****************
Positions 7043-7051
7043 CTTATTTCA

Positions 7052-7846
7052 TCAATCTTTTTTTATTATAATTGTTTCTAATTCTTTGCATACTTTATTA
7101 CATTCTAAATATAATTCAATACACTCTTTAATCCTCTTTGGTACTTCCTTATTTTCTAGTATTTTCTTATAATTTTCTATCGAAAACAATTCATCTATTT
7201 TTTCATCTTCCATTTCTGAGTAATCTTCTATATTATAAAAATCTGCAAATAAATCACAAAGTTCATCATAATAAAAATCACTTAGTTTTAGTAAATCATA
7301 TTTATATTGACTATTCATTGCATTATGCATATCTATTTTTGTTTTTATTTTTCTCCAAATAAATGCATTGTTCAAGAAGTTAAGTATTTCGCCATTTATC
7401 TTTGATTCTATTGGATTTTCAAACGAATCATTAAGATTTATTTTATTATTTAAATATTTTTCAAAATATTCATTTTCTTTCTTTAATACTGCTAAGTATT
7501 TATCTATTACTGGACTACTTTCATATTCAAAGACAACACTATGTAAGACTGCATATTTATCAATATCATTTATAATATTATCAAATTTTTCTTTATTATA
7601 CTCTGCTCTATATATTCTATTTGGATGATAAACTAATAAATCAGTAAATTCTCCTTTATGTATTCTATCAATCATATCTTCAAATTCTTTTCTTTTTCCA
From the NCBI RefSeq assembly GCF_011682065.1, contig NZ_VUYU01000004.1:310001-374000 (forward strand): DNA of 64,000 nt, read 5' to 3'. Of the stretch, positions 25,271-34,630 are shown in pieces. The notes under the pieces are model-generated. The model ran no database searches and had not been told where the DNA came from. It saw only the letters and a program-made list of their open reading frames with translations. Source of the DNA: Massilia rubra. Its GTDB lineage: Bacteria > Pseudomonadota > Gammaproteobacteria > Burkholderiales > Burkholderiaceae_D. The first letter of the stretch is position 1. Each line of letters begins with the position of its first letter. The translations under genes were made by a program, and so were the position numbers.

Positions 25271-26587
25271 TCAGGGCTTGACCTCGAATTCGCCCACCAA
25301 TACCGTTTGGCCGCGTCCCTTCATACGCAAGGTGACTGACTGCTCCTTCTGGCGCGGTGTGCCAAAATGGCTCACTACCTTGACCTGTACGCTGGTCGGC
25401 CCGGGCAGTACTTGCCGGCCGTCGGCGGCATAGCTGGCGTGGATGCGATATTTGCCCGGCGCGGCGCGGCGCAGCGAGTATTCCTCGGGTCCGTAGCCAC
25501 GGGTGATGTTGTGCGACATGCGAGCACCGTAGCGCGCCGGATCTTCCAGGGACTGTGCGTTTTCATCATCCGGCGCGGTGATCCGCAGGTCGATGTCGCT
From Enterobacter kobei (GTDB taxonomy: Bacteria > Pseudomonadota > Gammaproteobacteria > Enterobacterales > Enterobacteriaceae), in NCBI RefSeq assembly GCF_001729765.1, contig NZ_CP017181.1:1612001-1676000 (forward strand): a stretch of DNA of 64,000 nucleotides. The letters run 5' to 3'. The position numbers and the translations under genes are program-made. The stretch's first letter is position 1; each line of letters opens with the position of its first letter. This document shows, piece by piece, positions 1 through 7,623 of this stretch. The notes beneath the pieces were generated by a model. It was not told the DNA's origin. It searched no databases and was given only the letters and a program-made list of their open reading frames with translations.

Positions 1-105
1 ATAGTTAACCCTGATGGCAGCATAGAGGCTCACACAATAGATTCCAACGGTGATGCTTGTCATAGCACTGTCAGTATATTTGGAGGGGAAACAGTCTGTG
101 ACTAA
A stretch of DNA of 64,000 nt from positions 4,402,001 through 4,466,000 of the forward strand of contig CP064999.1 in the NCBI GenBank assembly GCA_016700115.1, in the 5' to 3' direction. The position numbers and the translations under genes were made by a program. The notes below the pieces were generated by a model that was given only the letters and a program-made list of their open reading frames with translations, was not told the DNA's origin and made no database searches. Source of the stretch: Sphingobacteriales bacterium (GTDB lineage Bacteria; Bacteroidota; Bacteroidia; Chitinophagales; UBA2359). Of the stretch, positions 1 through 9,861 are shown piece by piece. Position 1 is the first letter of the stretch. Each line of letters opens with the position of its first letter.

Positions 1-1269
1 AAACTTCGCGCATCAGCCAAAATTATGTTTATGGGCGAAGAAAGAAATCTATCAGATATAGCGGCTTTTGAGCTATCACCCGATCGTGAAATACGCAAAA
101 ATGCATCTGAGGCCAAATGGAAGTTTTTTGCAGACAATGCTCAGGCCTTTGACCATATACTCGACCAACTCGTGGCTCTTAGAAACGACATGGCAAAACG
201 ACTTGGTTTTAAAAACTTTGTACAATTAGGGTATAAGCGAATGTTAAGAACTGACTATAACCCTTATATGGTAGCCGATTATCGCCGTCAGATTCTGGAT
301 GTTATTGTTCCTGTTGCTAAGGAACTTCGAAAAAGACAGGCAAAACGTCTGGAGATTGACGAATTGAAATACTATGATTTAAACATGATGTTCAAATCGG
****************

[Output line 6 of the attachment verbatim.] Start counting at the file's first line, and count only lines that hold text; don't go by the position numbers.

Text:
7201 TTTCATCTTCCATTTCTGAGTAATCTTCTATATTATAAAAATCTGCAAATAAATCACAAAGTTCATCATAATAAAAATCACTTAGTTTTAGTAAATCATA